Weaving a Web of Data

Faces: Olivia Queisser cover

Olivia Queisser | Class of 2024 | Corvallis, OR

H.B.S. BioResource Research | Plant Growth & Development option

Bioproducts option | Chemistry minor | Honors College

Art-Sci Fellowship 2022-23

Atmosphere of Creativity

I've always loved anything creative. I love to play piano, draw, and paint. Recently I've been enjoying learning textile arts - sewing and weaving. Right now, music is my main creative outlet. When I'm not studying, I spend a lot of time playing music in the OSU marching and pep band. Many of my friends here have been in band with me. It has also offered me the opportunity to travel, most recently to Las Vegas for the 2022 Bowl Game! I enjoy the fact that there is always something to learn and improve on. I train Brazilian Jiu Jitsu for the same reasons - there is always room for improvement. It's a tough but rewarding sport. I like that it is an individual sport that still has a strong sense of community, and the encouraging atmosphere in the gym. Being active is important to me, so I also love to ride my bike as much as I can!

Adding to the Bank

I chose BioResource Research because I liked the emphasis on research, how I could cater my option courses towards my interests, and the welcoming community I felt from peers and faculty associated with the major. Within my major, I chose Plant Growth & Development as well as Bioproducts as my options because I knew my interests lay in natural sciences that could be applied in sustainability capacities. It was this same motivation that drew me to the research I'm conducting for my thesis. I am studying how the nutrients provided to spalting fungus during growth affect pigment production. The pigment, xylindein, has value due to its many uses - but reliably getting the fungus to produce pigment proves to be difficult. I hope that my research can contribute to the bank of knowledge that will eventually allow for the pigment to be used to its fullest capacity.

Expressing Scientific Emotion

This year, I am part of the Art-Sci Fellowship. I am passionate about the connection between art and science. I believe that scientific knowledge and discoveries are only as useful as how well they can be communicated. We often use specific, unique language when communicating our findings to other scientists. This helps us avoid technical miscommunications and is efficient. But it is unreasonable to expect everyone to be a scientist all the time. What about when we want to convince people why science is important, or communicate the magnitude of importance a discovery has? In order to enact change, you have to move people emotionally - it's part of being human! We should turn to art to communicate in this capacity. Creating a bridge between art and science is what the Art-Sci fellowship is all about.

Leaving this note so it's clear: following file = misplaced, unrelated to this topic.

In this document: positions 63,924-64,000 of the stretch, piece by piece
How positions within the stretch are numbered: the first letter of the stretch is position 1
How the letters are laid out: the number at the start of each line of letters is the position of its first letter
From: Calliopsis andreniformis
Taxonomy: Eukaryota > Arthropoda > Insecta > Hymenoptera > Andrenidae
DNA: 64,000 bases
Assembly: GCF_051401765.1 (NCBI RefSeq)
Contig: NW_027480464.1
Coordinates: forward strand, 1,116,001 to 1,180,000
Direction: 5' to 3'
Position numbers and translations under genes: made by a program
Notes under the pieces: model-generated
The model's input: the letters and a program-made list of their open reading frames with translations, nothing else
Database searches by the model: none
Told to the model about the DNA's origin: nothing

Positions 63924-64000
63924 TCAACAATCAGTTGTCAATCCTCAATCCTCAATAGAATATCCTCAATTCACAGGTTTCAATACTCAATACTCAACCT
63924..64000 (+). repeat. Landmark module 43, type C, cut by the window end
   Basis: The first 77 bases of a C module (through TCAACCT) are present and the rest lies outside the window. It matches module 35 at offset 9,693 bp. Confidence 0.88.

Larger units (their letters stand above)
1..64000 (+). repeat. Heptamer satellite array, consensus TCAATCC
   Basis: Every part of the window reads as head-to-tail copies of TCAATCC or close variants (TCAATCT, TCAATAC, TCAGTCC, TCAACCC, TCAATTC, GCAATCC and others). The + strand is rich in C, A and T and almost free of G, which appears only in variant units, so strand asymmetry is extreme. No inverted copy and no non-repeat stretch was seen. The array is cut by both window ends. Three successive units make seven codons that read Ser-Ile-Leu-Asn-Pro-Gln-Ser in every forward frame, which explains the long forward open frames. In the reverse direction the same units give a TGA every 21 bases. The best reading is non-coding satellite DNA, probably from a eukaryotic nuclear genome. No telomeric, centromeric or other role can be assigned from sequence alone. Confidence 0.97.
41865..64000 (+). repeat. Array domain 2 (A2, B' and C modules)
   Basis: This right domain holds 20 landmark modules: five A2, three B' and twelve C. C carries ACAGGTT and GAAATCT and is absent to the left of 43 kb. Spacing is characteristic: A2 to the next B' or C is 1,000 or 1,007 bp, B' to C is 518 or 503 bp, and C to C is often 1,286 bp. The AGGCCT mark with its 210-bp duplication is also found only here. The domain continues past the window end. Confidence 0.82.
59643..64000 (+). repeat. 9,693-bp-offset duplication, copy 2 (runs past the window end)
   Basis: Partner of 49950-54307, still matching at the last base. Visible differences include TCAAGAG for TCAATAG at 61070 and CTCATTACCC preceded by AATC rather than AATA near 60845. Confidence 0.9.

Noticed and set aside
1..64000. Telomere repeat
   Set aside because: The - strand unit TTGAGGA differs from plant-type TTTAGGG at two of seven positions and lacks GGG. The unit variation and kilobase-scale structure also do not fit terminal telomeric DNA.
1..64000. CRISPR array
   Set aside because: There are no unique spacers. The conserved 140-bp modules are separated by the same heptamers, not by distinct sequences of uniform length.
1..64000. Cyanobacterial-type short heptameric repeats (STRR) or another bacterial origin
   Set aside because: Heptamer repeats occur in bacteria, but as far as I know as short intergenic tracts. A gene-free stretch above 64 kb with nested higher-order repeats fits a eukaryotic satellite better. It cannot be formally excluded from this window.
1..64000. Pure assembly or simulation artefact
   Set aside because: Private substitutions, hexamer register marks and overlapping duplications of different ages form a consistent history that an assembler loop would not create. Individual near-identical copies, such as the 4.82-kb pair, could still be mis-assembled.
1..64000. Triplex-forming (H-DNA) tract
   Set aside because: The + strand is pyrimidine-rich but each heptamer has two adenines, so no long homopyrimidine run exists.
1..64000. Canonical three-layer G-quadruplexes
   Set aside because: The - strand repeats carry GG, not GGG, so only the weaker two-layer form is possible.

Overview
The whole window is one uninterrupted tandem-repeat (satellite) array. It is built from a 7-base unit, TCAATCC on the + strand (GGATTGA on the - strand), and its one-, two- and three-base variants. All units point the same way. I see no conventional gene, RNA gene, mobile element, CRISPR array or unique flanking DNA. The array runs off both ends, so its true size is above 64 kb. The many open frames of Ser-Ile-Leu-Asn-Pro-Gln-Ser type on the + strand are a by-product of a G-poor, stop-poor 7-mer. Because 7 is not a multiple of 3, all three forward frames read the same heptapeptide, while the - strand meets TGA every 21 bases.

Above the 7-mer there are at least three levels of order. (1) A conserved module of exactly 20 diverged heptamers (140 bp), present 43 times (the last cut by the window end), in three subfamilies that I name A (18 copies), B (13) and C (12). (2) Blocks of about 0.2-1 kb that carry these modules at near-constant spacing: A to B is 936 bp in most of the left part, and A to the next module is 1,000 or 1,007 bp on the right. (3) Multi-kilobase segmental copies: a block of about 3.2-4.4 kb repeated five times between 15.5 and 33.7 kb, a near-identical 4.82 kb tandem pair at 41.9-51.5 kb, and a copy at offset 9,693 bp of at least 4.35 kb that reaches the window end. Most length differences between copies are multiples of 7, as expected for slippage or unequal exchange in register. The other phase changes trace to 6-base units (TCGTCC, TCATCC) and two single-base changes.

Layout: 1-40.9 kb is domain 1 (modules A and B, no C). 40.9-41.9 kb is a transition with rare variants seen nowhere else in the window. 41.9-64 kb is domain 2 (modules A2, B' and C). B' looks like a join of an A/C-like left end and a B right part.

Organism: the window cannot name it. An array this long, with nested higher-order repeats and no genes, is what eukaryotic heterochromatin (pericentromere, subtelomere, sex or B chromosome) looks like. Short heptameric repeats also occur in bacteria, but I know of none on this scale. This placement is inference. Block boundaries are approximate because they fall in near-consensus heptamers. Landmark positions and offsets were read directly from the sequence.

Unraveling Biases

I'm in the process of using preliminary data from my thesis research and turning it into an art piece. I'm using weaving as a medium for this piece. My favorite part about weaving as a medium is the different textures you can create with various materials and patterns. The piece is meant to transform raw data into visual art that still holds the same information - it will be up to the viewer to interpret the information however they wish. I find this idea beautiful: the same piece of information will elicit different responses from everyone, just how data can be interpreted many ways. In my art piece, I want to focus on expanding and encouraging many interpretations of my data, rather than trying to restrict any biases or incorrect conclusions like I would in my formal thesis.

Communal Connectedness

Contrary to having a light bulb moment, I have slowly come to value my creative side when studying science. Growing up, my parents deeply encouraged me to enjoy creating art of all kinds - music, drawing, and painting were my favorite mediums. I remember my parents bringing me to country music jams as young as four years old. The halls felt huge, and they were filled with the sound of 70 seventy-year-olds all playing guitar, bass, banjo, and fiddle in unison. Sometimes they were out of tune or tempo, but they were all playing together! I don't recall specific details from those jams, but I was left with the understanding that music - a communal creation - was a deeply human and powerful force that connected people who were otherwise unlike. I feel that sense again playing in a band with my family, and in school bands all the way into college. When you create together, you connect with people. I want to bring that into my scientific career. Too often, I feel science is stifled by formalities or individualism. Science is an art too! It is the creation of new knowledge.